2d 309, 138 AD 2d 50 (1988); Steinmetz v. Board of Education, East Moriches, Sup. Ct.,
Suffolk Cty., NYLJ, Oct. 30, 1980); Capital Newspapers v. Burns, 67 NY 2d 562 (1986)].
Conversely, to the extent that records are irrelevant to the performance of one's official
duties, it has been found that disclosure would indeed constitute an unwarranted invasion of
personal privacy [see e.g., Matter of Wool, Sup. Ct., Nassau Cty., NYLJ, Nov. 22, 1977].
Several of the decisions cited above, for example, Farrell, Sinicropi, Geneva Printing,
Scaccia and Powhida, dealt with situations in which determinations indicating the imposition
of some sort of disciplinary action pertaining to particular public employees were found to be
available. However, when allegations or charges of misconduct have not yet been determined
or did not result in disciplinary action, the records relating to such allegations may, according
to case law, be withheld, for disclosure would result in an unwarranted invasion of personal
privacy [see e.g., Herald Company v. School District of City of Syracuse, 430 NYS 2d 460
(1980)].

If there was no determination to the effect that the Board member engaged in
misconduct, I believe the denial based upon considerations of privacy would have been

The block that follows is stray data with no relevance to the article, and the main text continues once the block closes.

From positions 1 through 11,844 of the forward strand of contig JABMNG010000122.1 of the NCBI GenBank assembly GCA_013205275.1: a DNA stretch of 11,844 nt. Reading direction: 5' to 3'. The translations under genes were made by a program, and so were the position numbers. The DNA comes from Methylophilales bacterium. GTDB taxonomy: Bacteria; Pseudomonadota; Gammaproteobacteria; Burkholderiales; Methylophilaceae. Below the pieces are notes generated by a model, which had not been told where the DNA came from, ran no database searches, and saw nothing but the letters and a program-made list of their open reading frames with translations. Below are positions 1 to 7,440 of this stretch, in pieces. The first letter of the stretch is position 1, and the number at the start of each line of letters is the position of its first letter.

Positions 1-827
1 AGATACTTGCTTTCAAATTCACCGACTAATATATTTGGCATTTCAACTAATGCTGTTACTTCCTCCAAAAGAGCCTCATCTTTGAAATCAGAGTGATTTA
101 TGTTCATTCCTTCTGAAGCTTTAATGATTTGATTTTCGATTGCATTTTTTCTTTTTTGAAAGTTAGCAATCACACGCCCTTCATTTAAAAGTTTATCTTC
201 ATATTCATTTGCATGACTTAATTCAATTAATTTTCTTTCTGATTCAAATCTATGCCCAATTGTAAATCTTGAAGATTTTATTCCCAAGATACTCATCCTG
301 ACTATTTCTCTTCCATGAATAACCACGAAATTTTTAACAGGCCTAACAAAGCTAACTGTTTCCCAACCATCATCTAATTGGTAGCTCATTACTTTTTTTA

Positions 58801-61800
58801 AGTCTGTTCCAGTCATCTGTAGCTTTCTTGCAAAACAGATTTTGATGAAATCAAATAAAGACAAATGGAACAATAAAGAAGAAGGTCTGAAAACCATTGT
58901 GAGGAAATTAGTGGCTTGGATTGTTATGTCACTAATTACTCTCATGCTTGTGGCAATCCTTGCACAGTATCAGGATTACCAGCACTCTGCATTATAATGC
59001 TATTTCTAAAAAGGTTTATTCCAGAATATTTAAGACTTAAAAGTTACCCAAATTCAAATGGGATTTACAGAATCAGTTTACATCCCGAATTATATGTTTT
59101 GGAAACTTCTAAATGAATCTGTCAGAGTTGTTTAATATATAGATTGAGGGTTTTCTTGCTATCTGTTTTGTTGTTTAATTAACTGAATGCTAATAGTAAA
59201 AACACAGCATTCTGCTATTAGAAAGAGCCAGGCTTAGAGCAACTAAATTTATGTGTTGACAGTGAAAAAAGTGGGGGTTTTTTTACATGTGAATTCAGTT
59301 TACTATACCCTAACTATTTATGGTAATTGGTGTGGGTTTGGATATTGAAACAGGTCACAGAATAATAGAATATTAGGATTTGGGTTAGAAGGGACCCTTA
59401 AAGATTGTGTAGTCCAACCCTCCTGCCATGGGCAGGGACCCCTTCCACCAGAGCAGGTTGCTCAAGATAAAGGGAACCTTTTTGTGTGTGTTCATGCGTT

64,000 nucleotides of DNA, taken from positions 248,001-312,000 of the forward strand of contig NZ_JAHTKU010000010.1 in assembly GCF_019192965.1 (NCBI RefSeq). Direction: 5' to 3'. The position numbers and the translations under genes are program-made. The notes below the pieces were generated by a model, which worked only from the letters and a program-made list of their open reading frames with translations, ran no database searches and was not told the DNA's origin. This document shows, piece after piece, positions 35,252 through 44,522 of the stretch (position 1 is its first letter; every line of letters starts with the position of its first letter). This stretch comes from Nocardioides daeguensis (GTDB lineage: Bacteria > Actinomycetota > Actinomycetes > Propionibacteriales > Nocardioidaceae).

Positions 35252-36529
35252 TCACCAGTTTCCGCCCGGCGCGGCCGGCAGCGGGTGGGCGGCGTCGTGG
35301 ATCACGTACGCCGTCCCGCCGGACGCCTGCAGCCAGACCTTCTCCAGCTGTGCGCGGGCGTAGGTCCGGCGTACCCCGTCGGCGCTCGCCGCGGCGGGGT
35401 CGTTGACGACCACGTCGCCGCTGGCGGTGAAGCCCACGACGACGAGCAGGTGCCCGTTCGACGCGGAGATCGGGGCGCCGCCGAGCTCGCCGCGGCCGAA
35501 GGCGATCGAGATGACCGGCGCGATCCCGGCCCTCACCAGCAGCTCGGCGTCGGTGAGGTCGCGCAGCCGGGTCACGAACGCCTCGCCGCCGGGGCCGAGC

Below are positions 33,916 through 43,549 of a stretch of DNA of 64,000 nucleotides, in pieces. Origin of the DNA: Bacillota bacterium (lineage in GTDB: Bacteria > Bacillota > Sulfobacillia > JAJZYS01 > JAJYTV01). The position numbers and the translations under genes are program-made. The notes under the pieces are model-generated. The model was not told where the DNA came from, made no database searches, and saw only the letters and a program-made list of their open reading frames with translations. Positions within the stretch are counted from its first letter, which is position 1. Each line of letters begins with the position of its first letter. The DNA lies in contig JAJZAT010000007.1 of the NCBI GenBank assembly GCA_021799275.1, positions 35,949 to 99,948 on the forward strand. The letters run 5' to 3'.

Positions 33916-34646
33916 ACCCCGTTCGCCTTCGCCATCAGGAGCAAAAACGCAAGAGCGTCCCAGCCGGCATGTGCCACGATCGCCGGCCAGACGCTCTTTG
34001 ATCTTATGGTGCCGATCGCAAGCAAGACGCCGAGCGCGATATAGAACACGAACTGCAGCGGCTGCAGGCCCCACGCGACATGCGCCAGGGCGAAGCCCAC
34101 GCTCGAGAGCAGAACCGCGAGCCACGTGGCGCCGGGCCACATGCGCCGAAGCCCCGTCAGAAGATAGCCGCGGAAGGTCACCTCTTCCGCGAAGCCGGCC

consistent with law. Contrarily, insofar as a determination may have been made indicating
that the Board member engaged in misconduct, portions of the report reflective of that finding
and upon which the Board relied in reaching such a determination would likely be available.
In that event, however, if those portions of the report otherwise available include personally
identifiable details pertaining to others, such as students, witnesses, persons interviewed, etc.,
those details might justifiably be deleted to protect the privacy of those persons.

Lastly, the determination by the Superintendent also cited §87(2)(c), which enables
an agency to withhold records insofar as disclosure "would impair present or imminent
contract awards or collective bargaining negotiations." As I understand the matter, the
conduct of a member of a Board of Education at a wrestling match would have nothing to do
with the impairment of a contract or collective bargaining negotiations. If that is so,
§87(2)(c) would be irrelevant.

I hope that the foregoing serves to enhance your understanding of the Freedom of
Information Law and the Personal Privacy Protection Law and that I have been of assistance.

Sincerely,

 

Robert J. Freeman
Executive Director

RJF:jm

cc: Wayne C. Walbridge, Superintendent